Cubs

Mooney: Hendry has Ricketts in his corner

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Mooney: Hendry has Ricketts in his corner

Sunday, Jan. 16, 2011
12:42 AM

By Patrick Mooney
CSNChicago.com

In an industry increasingly run by Ivy League graduates, Jim Hendry is old-school, a general manager whod rather work the phones than crunch numbers on a spreadsheet.

Ideally Hendry would make deals in a world without blogs or Twitter or websites dedicated to firing people. But in an age where everyones suddenly an expert, Hendrys boss is taking the long view.

How does Hendry still have a job? Thats what one fan asked Tom Ricketts on Saturday at the Hilton Chicago, and the answer may have been the most revealing moment this weekend at the Cubs Convention.

In the roughly 15 months the Ricketts family has controlled the team, theyve attended the organizational meetings, visited all the minor-league affiliates and spoke with scouts and coaches to get a better idea of how this business runs.

Whatever you think of Hendry, know that he has the full support of ownership.

It would be incredibly unfair to walk into the organization and judge people without enough information and make big changes when we dont really know what the story is, Ricketts said. Over the past year Ive grown in confidence with Jim. He has a good team of people that hes put together. I think thats the real judge of how well he does.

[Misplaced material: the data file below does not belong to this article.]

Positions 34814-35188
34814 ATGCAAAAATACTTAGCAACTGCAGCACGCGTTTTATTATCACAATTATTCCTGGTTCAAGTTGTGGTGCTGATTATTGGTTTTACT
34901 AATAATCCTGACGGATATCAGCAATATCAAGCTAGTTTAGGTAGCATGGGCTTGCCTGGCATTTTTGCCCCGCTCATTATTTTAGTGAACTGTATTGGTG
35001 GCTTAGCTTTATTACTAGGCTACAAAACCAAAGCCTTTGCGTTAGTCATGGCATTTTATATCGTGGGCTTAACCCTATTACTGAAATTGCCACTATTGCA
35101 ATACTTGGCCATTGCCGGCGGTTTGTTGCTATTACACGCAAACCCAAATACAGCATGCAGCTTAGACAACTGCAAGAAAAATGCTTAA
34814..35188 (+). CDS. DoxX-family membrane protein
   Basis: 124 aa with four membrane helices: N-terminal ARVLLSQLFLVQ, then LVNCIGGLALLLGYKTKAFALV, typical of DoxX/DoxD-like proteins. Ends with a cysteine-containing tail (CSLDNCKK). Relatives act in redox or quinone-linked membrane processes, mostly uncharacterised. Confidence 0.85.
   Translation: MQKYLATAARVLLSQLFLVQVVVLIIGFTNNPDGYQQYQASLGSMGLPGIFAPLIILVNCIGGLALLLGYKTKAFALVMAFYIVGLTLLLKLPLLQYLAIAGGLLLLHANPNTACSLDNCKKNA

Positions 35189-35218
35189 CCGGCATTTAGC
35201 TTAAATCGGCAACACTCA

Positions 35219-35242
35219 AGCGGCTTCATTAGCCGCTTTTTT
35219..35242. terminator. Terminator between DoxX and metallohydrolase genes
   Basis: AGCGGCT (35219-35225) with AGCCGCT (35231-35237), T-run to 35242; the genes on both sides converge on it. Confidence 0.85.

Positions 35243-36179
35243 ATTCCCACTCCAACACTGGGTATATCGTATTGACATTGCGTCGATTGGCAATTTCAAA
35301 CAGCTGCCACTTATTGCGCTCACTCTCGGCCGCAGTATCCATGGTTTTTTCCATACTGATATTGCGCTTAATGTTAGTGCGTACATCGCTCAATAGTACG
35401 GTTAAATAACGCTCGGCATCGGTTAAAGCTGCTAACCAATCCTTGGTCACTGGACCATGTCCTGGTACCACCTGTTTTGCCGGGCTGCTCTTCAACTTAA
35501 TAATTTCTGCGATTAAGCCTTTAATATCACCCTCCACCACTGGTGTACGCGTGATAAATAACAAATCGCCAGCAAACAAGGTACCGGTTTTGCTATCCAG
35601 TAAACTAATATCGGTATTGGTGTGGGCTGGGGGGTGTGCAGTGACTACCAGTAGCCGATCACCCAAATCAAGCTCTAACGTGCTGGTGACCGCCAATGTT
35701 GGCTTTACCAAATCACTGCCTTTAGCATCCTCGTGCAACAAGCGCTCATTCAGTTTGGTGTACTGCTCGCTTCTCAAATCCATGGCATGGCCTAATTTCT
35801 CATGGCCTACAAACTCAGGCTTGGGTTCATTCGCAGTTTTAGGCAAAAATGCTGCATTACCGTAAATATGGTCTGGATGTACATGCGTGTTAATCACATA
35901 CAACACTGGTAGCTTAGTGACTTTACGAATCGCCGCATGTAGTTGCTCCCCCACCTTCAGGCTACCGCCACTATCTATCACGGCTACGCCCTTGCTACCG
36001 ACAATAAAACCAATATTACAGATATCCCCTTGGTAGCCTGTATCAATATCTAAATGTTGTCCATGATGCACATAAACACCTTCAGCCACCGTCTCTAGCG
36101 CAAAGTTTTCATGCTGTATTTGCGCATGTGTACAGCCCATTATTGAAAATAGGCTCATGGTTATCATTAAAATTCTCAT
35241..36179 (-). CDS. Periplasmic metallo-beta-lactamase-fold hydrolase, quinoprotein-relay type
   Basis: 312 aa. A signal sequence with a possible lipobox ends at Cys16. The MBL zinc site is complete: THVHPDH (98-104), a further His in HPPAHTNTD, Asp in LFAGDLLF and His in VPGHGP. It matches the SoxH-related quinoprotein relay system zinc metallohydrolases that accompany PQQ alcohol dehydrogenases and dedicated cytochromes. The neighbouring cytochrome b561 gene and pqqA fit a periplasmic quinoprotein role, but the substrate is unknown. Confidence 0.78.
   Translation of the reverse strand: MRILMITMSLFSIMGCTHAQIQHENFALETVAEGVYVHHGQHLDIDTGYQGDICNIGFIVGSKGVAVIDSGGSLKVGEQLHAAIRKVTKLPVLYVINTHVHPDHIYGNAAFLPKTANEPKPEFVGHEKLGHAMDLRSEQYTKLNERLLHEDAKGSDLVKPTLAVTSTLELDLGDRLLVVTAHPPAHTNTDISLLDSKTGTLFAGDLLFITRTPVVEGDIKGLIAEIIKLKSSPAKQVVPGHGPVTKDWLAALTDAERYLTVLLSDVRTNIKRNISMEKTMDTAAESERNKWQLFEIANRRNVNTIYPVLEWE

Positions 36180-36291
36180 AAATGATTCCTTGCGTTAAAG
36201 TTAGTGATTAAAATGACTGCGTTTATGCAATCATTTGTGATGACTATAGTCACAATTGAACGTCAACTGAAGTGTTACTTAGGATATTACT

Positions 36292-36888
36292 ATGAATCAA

Ricketts will be grading Hendry on how many players the farm system consistently produces, and how well he spends the major-league payroll. This is a culture where board member Todd Ricketts will casually mention Jose Serra, the scout who signed Starlin Castro out of the Dominican Republic for 50,000.

Ricketts believes in a future built around Castro, Andrew Cashner and Tyler Colvin. He credits two Hendry allies scouting director Tim Wilken and vice president of player personnel Oneri Fleita for those finds and money in the budget has been shifted to their departments.

Ricketts sees that Hendry has surrounded himself with what he would call high-end guys, like Greg Maddux. Family obligations have so far prevented Maddux from taking on a full-time role in the front office, but he has already become a trusted advisor to Hendry.